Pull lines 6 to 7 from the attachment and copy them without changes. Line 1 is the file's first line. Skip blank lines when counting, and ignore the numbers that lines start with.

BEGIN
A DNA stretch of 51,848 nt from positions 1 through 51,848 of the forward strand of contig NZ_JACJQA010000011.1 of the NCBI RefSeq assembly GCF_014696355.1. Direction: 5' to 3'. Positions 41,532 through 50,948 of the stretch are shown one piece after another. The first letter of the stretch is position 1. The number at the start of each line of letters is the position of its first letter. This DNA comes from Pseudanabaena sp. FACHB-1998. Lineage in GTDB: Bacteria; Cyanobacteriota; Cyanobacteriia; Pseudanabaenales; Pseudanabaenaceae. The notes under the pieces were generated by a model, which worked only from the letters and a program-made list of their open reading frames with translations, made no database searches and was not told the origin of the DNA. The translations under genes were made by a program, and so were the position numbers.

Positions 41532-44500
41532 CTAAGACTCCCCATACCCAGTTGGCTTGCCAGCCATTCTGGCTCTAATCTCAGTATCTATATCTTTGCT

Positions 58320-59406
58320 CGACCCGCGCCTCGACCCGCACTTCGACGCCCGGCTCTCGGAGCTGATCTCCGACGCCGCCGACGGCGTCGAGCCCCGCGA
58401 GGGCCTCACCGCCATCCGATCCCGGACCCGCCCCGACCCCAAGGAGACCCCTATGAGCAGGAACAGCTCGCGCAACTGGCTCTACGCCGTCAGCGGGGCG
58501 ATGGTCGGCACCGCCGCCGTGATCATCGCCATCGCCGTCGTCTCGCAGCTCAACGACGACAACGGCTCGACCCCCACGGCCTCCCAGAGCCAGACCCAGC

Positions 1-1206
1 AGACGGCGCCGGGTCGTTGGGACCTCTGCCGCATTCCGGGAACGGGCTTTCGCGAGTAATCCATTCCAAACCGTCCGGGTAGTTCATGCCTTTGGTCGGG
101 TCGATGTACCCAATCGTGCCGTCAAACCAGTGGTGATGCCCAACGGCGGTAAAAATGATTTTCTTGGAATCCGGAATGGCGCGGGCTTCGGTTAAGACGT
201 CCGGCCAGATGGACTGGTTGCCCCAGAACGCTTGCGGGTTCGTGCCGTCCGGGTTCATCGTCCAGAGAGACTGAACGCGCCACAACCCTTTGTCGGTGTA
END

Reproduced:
58401 GGGCCTCACCGCCATCCGATCCCGGACCCGCCCCGACCCCAAGGAGACCCCTATGAGCAGGAACAGCTCGCGCAACTGGCTCTACGCCGTCAGCGGGGCG
58501 ATGGTCGGCACCGCCGCCGTGATCATCGCCATCGCCGTCGTCTCGCAGCTCAACGACGACAACGGCTCGACCCCCACGGCCTCCCAGAGCCAGACCCAGC